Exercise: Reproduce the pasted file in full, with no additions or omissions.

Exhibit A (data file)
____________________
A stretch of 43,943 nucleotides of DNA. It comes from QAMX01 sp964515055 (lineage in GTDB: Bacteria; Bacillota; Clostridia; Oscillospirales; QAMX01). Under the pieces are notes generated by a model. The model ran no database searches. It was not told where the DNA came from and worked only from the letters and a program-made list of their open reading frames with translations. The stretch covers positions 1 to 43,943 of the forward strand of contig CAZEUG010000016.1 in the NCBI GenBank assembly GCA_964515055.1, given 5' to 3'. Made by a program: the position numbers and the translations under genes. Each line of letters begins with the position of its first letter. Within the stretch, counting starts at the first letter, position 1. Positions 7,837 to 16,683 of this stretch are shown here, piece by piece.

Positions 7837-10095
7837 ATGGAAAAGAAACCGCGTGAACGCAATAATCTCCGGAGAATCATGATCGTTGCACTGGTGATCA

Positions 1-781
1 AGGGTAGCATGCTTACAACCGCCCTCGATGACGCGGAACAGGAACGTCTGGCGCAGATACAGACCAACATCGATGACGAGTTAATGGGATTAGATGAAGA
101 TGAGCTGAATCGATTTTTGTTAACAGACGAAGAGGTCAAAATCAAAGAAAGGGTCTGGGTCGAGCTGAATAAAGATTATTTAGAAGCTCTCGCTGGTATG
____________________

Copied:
A stretch of 43,943 nucleotides of DNA. It comes from QAMX01 sp964515055 (lineage in GTDB: Bacteria; Bacillota; Clostridia; Oscillospirales; QAMX01). Under the pieces are notes generated by a model. The model ran no database searches. It was not told where the DNA came from and worked only from the letters and a program-made list of their open reading frames with translations. The stretch covers positions 1 to 43,943 of the forward strand of contig CAZEUG010000016.1 in the NCBI GenBank assembly GCA_964515055.1, given 5' to 3'. Made by a program: the position numbers and the translations under genes. Each line of letters begins with the position of its first letter. Within the stretch, counting starts at the first letter, position 1. Positions 7,837 to 16,683 of this stretch are shown here, piece by piece.

Positions 7837-10095
7837 ATGGAAAAGAAACCGCGTGAACGCAATAATCTCCGGAGAATCATGATCGTTGCACTGGTGATCA

Positions 1-781
1 AGGGTAGCATGCTTACAACCGCCCTCGATGACGCGGAACAGGAACGTCTGGCGCAGATACAGACCAACATCGATGACGAGTTAATGGGATTAGATGAAGA
101 TGAGCTGAATCGATTTTTGTTAACAGACGAAGAGGTCAAAATCAAAGAAAGGGTCTGGGTCGAGCTGAATAAAGATTATTTAGAAGCTCTCGCTGGTATG